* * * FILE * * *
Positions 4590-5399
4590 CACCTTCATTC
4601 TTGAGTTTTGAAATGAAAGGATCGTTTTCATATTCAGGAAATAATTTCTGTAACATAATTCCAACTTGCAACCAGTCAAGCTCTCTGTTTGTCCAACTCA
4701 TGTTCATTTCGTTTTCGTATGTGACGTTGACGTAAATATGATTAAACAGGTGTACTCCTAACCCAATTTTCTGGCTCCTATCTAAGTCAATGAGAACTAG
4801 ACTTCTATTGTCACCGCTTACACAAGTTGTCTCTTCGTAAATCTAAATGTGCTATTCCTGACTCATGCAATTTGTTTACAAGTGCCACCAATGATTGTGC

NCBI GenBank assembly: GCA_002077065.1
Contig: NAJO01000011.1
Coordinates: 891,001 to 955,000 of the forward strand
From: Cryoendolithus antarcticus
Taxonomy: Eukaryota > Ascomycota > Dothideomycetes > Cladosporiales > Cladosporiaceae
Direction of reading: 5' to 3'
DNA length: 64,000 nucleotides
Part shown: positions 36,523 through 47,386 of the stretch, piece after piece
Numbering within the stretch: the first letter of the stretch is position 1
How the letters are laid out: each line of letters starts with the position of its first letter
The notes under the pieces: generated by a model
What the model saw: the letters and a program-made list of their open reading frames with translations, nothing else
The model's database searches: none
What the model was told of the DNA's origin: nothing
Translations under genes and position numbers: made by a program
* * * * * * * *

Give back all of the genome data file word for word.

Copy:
Positions 4590-5399
4590 CACCTTCATTC
4601 TTGAGTTTTGAAATGAAAGGATCGTTTTCATATTCAGGAAATAATTTCTGTAACATAATTCCAACTTGCAACCAGTCAAGCTCTCTGTTTGTCCAACTCA
4701 TGTTCATTTCGTTTTCGTATGTGACGTTGACGTAAATATGATTAAACAGGTGTACTCCTAACCCAATTTTCTGGCTCCTATCTAAGTCAATGAGAACTAG
4801 ACTTCTATTGTCACCGCTTACACAAGTTGTCTCTTCGTAAATCTAAATGTGCTATTCCTGACTCATGCAATTTGTTTACAAGTGCCACCAATGATTGTGC

NCBI GenBank assembly: GCA_002077065.1
Contig: NAJO01000011.1
Coordinates: 891,001 to 955,000 of the forward strand
From: Cryoendolithus antarcticus
Taxonomy: Eukaryota > Ascomycota > Dothideomycetes > Cladosporiales > Cladosporiaceae
Direction of reading: 5' to 3'
DNA length: 64,000 nucleotides
Part shown: positions 36,523 through 47,386 of the stretch, piece after piece
Numbering within the stretch: the first letter of the stretch is position 1
How the letters are laid out: each line of letters starts with the position of its first letter
The notes under the pieces: generated by a model
What the model saw: the letters and a program-made list of their open reading frames with translations, nothing else
The model's database searches: none
What the model was told of the DNA's origin: nothing
Translations under genes and position numbers: made by a program